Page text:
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|Authors:||Kavita, M S|
|Title:||Glycemic Response to Selected Carbohydrate Rich Foods in Diabetics|
|Publisher:||Department of Home Science, College of Agriculture, Vellayani|
|Abstract:||A study was conducted to assess the glycemic response of selected carbohydrate rich foods in twenty NIDDM patients. The selected patients were adult m les in the age group of 40 to 51 years, having a fasting blood sugar level of 140 mg/dl and 200 mg/dl at 2 hour after the consumption of food and relying on oral hypoglycemic agents. Results of the personal characteristics of the selected patients showed that 50 per cent of them were suffering from diabetes for the past 10 years. Seventy per cent of them had normal body weight and all of them depend on sulphonylurea and biguanides or a combination of these two drugs. An oral glucose tolerance test was done prior to the experiment. Glucose was administered to the patients with a fasting blood sugar level of 193.5 ± 36.0 mg/dl. The peak rise over the fasting blood sugar level was found to be 164.5 ± 30.8 mg/dl, sixty five per cent of the patients reached the peak at 1 hour postprandially. The relationship between blood sugar level at various time intervals showed an optimum time of 85.21 minutes after which the blood sugar level decreased considerably. Experimental lunches planned for the study were isocaloric and similar except for the staple foods such as rice, wheat, ragi and tapioca which supplied 75 g of carbohydrate. Lunch with rice as a staple food was given to the patients with a fasting blood sugar level of 195.4 ± 44.7 mg/dl which gave the peak rise of 159.1 ± 42.2 mg/dl over the fasting blood glucose level after lunch. The peak was observed 1 hour after the consumption of lunch in 80 per cent of the patients. In this case the optimum time beyond which the blood sugar level decreased was found to be 79.77 minutes. The patients had a fasting blood sugar level of 200.2 ± 53.9 mg/dl when wheat based lunch was administered. The peak rise over the fasting blood sugar level was found to be 103.7 ± 38.4 mg/dl, 70 per cent reached the peak at 1 hour after the lunch. The time at which the blood SU9ar level decreased was found to be at 72.92 minutes postprandially. The lunch with tapioca was given to the patients with a fasting blood sugar level of 199.5 ± 46.5 mg/dl. After the lunch, the peak rise over the fasting blood sugar level was found to be 181.1 ± 35.3 mg/dl. At 1 hour after the lunch the peak was observed among 85 per cent of the patients. It was at 73.02 minutes, the blood sugar level found to decrease. Lunch with ragi as st~ple food was given to the patients when they had the fasting blood sugar level of 205.6 ± 56.6 mg/dl. After the lunch, majority of the patients (80 per cent) reached the peak level over the fasting blood sugar level at 1 hour. The peak rise over the fasting blood sugar level was found to be 114.6 ± 58.1 mg/dl. The time at which the blood sugar level found to decrease was 73.32 minutes. From the results of area under the 2 hour glucose stimulation curve, it was found that wheat has the least area under the curve followed by ragi, rice and tapioca. The glycemic response was analysed and found that wheat had the least glycemic response followed by ragi, rice and tapioca. Tapioca showed a glycemic response which was found to be higher than that of glucose. It may be due, to some metabolic error on the part of the subjects. The correlation studies of glycemic response and mean peak rise over the fasting blood sugar level showed a highly significant positive correlation. Relationship of glycemic response to plasma glucose concentration was found to be highly significant. The present study points out the need to conduct similar experiments with a variety of foods on large number of patients. Such data will enable to modify the diabetic diet to include locally available and low cost foods as hypoglycemic agents.|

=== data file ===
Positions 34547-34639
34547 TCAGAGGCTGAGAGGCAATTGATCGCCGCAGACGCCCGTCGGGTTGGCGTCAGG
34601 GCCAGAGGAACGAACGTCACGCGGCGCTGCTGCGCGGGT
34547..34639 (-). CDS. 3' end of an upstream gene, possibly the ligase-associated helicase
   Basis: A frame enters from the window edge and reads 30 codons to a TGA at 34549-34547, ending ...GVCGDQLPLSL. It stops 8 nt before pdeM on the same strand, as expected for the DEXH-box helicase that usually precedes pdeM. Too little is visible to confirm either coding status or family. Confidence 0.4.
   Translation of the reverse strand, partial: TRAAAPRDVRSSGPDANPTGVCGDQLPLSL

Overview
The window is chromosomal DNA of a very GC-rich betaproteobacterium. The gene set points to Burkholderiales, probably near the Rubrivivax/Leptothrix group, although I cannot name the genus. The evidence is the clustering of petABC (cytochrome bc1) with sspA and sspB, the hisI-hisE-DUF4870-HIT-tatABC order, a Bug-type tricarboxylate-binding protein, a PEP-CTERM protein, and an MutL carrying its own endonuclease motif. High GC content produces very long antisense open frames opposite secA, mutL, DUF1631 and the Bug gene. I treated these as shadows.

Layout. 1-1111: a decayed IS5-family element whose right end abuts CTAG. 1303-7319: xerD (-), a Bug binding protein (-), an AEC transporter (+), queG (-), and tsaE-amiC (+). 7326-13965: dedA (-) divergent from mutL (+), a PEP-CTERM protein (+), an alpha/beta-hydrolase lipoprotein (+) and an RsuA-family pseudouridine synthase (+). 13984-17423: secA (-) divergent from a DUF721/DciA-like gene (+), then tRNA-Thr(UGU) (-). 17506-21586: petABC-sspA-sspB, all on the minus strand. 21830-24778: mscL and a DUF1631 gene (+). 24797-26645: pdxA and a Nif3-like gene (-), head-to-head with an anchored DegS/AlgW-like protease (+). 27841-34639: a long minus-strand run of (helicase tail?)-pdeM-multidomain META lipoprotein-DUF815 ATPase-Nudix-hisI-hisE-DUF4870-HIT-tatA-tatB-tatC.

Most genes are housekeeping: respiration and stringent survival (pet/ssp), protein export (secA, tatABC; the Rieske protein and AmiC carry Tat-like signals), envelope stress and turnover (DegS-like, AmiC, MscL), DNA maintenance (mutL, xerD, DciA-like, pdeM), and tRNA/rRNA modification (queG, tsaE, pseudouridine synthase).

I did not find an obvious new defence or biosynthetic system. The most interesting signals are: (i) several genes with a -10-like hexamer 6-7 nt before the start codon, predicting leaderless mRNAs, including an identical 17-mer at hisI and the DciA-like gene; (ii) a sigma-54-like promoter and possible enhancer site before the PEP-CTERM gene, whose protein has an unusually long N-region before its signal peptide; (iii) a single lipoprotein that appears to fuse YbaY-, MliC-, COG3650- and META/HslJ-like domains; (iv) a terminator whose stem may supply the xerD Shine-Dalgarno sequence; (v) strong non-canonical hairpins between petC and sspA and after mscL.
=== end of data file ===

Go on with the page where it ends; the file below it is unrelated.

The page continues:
|Theme:||Carbohydrate Rich Foods in Diabetics|
|Appears in Collections:||Theses|
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